A Century since the Christmas Truce

The First World War was one of the most horrific conflicts of the 20th century. It seems surprising then that this conflict is also remembered for one of the most touching acts of humanity of any war. On the fifth month, during the Christmas season, the Germans and British took part in a temporary truce.

The event occurred as a gesture of good will between the two sides. It is estimated that around 100,000 soldiers took part in it. It began with the German side putting candles on Christmas trees that were visible to the other side. They then started singing Christmas carols. In response, the British side also began to sing.

Eventually, troops ventured out into the open and shook each other’s hands. They are reported to have exchanged gifts with each other and smoked in camaraderie together. The truce culminated in a series of football matches played by the two sides. By Boxing Day, the truce was over and fighting resumed.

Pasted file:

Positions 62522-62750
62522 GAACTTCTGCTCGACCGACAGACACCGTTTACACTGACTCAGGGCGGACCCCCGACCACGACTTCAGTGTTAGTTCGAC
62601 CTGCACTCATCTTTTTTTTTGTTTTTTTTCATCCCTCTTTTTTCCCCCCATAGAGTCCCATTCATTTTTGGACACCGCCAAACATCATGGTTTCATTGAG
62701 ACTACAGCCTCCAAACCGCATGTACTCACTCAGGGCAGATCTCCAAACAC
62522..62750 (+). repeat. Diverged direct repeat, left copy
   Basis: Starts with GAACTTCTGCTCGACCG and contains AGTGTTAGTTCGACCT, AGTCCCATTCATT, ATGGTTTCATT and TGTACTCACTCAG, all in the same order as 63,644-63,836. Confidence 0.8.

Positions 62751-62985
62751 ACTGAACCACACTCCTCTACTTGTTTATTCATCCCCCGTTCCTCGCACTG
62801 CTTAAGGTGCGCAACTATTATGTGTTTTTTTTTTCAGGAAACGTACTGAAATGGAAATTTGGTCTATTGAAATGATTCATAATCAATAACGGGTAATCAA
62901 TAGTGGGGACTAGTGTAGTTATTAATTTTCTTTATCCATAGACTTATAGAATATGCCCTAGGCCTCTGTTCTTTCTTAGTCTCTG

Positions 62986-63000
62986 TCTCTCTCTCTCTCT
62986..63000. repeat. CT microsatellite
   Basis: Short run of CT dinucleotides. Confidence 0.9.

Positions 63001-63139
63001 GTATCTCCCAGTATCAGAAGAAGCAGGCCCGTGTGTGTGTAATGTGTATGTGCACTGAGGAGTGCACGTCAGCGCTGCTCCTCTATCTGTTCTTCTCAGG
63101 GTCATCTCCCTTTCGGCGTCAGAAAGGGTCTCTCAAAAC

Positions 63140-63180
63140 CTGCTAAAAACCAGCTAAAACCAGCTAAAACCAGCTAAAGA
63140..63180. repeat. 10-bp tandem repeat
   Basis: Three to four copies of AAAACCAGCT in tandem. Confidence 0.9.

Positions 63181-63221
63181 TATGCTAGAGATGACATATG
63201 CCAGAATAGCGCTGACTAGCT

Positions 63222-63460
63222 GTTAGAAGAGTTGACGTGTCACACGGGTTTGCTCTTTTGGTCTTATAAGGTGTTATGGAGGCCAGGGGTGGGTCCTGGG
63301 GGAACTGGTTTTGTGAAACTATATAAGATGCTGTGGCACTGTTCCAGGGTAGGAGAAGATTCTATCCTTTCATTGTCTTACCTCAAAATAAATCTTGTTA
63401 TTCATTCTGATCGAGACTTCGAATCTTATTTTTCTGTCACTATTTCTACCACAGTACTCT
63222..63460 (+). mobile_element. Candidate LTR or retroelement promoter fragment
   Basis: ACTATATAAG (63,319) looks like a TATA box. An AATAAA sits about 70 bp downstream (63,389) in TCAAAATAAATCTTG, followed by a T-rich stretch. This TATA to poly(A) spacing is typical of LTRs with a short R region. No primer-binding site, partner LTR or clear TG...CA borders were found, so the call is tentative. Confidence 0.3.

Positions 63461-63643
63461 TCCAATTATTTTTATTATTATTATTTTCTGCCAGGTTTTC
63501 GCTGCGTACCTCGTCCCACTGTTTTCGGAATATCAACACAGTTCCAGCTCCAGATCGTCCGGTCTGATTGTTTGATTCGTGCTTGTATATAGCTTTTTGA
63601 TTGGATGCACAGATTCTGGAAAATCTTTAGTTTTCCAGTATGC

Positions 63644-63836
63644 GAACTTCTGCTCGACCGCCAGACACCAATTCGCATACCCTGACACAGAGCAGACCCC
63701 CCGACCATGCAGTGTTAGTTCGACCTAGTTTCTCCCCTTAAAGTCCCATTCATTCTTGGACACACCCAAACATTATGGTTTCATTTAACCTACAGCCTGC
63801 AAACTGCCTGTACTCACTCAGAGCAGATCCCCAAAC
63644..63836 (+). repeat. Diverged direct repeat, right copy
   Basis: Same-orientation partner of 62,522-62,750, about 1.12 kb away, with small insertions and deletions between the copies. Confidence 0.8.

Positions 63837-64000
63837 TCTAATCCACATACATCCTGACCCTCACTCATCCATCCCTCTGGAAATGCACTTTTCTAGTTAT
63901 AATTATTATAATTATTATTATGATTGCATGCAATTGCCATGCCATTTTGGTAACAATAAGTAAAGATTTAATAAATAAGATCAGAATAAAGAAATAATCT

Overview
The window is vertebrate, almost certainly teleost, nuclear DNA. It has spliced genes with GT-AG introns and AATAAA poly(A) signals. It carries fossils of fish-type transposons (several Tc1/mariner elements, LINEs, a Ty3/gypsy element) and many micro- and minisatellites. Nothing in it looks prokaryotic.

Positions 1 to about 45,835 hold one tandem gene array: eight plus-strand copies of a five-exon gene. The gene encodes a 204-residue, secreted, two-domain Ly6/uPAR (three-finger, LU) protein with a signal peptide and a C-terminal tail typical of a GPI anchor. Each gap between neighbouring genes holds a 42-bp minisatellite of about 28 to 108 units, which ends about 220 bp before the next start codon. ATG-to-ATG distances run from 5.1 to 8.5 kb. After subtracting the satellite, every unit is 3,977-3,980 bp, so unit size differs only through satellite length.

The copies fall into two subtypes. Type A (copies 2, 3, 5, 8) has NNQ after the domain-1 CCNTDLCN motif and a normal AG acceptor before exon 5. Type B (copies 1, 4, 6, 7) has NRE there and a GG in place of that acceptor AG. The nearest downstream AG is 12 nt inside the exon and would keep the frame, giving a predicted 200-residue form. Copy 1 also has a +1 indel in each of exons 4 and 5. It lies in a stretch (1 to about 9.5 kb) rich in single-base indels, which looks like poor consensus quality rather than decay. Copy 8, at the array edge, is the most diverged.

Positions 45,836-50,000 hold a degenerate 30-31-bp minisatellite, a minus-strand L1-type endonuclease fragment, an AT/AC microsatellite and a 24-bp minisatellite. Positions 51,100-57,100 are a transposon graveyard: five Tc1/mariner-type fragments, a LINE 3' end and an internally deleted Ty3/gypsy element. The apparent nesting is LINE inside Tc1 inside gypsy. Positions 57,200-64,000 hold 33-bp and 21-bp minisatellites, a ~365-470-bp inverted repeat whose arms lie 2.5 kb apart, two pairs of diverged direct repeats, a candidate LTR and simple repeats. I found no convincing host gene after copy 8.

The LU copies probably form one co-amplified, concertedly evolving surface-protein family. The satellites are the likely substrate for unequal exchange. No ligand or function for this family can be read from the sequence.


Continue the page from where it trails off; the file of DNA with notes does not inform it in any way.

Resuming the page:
It stands as a strange and touching example of ordinary men putting down their guns and sharing a human connection with their enemy. It has become an iconic moment in modern history. There are numerous references to it in modern culture.

Perhaps the most well known example of this is the film Merry Christmas. Much like the truce, it is a collaboration between different European cultures. It tells the story of the Christmas truce from both sides. Since its release in 2005, it has become a popular film to watch during the festive season.

Another example of references to the truce is the track Pipes of Peace by ex Beatle Paul McCartney. The music video vividly depicts what it was like to be a part of that day in 1914. It was released in 1983, nearly 70 years after the real event.


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